Digital transformation got a momentum boost earlier this year when the COVID-19 pandemic forced lockdowns and office closures around the world.
Suddenly, employees were being asked to work from home remotely and the limitations experienced by some of these organizations made restoring productivity a top priority rather than just a buzzword.
Roy Atkinson, CEO of technology consulting firm Clifton Butterfield, laid out a different view and approach to digital transformation in his Interop Digital 2020 session, "IT Excellence and Digital Transformation."
Atkinson laid out his premise for IT excellence in this Interop Digital 2020 session by focusing on six key areas. Our recap will provide a quick look into those areas and how they can make an impact on an organization’s digital transformation.
Should Our Accent Be on Digital or on Transformation?
Atkinson began with the example of the Wright Brothers and how they turned their bicycle shop into a workspace that ultimately ushered in a whole new form of transportation. It was a metaphor for the transformation of one technology to another.
He then pointed out that we all had rotary telephones sitting on our desks just 30-40 years ago. Since those phones were not mobile, calls were destined for a specific location – wherever that phone was sitting in an office or home. The advent of cellular technology and digital phones that could be carried around resulted in a change from calling a location to calling a person – no matter where they were located. The technology enabled that transformation, which changed when and where we communicate with the people on the other end of the call.
IT: Department or Capability
Atkinson said IT departments play a role in both the digital and transformation sides of any workplace modernization. IT plays a role in all aspects of business and brings together everything any organization accomplishes, and thus digital innovations impact things like workflows, design and enabling change across an organization.
This is a shift from the previous incarnation of IT in which the IT professionals were all in one department and prioritizing the departmental mission over the line-of-business. Now, IT pros are part of different departments, bringing their capabilities to department-specific goals.
Why IT Excellence Is Needed to Make Digital Transformation Work
According to Atkinson, IT excellence begins with dependability, and dependability means having the capacity to increase services as necessary. The foundation of dependability is reliability for applications, security protection for company data and resilience in every area impacted by IT.
Implementing new technology for a transformation that retains IT excellence means thinking about the implementation process, how it will be supported, and how end users will be introduced to and train on the new capability.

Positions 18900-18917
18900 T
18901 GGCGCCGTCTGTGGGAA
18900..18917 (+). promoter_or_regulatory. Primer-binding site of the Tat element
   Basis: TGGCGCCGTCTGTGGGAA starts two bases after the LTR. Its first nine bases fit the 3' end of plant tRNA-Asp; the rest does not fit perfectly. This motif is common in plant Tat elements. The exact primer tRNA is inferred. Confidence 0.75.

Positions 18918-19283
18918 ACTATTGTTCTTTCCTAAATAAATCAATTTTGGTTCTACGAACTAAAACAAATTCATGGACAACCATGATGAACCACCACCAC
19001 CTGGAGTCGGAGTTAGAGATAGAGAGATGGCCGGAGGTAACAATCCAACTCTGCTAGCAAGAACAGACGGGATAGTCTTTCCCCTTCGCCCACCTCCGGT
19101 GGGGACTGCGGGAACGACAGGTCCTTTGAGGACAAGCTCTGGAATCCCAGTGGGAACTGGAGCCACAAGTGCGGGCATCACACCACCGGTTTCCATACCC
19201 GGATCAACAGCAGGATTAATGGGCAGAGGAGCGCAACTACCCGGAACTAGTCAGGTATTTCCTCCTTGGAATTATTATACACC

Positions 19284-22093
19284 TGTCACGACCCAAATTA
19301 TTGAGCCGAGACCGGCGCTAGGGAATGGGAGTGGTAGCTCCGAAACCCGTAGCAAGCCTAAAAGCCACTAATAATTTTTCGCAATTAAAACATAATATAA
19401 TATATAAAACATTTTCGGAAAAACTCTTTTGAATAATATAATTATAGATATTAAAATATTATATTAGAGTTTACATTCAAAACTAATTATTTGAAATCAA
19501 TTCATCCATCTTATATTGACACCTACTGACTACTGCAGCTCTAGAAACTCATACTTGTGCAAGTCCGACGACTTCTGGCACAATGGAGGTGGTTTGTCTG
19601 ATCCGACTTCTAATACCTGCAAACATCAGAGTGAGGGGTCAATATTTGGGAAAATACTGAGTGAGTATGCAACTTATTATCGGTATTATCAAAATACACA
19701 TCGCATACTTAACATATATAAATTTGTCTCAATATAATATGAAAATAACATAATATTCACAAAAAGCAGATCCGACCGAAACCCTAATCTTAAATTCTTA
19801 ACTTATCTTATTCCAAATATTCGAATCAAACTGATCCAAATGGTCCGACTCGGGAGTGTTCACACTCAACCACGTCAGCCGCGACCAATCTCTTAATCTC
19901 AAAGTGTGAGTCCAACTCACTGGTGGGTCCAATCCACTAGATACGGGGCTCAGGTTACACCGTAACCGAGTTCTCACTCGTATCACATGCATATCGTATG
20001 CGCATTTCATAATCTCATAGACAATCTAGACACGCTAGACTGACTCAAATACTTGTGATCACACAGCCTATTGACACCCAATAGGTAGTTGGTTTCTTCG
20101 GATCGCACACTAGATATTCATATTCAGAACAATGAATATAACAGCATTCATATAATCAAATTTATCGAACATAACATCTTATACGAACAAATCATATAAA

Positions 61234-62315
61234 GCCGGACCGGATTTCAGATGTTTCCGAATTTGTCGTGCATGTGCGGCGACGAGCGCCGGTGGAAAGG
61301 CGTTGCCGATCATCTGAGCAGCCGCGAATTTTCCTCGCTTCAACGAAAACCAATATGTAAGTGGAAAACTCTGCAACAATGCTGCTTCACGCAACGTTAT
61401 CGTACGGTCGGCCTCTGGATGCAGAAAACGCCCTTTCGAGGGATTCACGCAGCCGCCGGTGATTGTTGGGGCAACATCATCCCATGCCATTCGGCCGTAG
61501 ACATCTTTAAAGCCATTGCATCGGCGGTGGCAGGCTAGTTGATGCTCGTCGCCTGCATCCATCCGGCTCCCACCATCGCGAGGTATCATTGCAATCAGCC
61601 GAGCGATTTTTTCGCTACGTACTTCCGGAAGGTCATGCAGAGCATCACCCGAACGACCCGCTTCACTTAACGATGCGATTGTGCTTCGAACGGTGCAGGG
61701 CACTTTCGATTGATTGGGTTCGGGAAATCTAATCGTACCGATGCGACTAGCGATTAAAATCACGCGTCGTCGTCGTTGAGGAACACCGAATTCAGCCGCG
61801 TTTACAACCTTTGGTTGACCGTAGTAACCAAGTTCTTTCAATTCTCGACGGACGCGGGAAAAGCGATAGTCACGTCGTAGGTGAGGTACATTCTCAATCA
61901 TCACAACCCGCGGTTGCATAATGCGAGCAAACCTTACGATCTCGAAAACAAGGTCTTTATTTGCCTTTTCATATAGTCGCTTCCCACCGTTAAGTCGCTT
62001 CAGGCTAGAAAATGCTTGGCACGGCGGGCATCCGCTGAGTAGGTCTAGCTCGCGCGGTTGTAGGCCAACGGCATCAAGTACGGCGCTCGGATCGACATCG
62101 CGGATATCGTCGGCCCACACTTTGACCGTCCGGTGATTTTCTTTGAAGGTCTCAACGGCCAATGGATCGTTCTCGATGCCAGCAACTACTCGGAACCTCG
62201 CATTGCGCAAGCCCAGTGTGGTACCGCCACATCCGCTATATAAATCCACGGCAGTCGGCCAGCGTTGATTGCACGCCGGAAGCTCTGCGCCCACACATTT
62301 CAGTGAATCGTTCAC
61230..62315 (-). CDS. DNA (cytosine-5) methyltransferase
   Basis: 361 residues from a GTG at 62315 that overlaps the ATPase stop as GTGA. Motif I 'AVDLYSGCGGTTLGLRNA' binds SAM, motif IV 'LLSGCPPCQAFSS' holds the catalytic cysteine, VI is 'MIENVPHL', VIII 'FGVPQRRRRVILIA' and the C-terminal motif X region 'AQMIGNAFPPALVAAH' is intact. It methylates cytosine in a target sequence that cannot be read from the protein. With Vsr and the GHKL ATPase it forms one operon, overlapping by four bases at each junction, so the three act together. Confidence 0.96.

IT excellence also means incorporating external changes, such as new industry or civil regulations, into internal processes and technology to make sure the business is covered for this type of governance.
Finally, during his session at Interop Digital 2020, Atkinson pointed out that while all the digital enhancements are critical in any type of transformation in a business, the culture of the organization, including its leadership, will be the biggest success factor in any work like this.
How IT Delivers Value
Atkinson pointed out that IT helps to co-create value across an entire organization. Leaders across the company must identify the benefits, usefulness and importance of these IT enabled processes to make sure that value is considered.
IT, for its part, must know and support the goals of the business – otherwise they are not creating value for the organization. Atkinson said part of the problem in this area happens because IT does technology first before understanding those business goals. In many cases, the IT addition can disrupt workflows to a point that it is detrimental to the company’s success.
IT must consider the impact upgrades and enhancements have on the transformation of processes and the people working within them.
“Where Do We Start?”
Atkinson stated that companies should start where they are – reduce technical debt, then move to transform the company moving forward.
By failing to deal with technical debt when a new technology is instituted and the end user is not well prepared, they will revert to doing things the old way. This results in disruption and not transformation.
He also added a reminder that transformation is about people more than technology.
“How Do We Proceed?”
Once a starting point has been identified, Atkinson advised attendees at Interop Digital 2020 to proceed with caution. Using an example of an iceberg, he showed that while technology might be the most visible aspect of transformation, there are some dangers lurking below the surface:
- Cultural traps – Doing things the old way or how they have always been done.
- Silos – Data and other information not being shared across the company.
- Failure to leverage – Not using the full abilities and capabilities of employees and technology.
- Failure to train – Results in inefficiencies and lack of innovation as new technology is deployed.
The full session can be viewed at the Interop Digital 2020 website including the entire slide deck.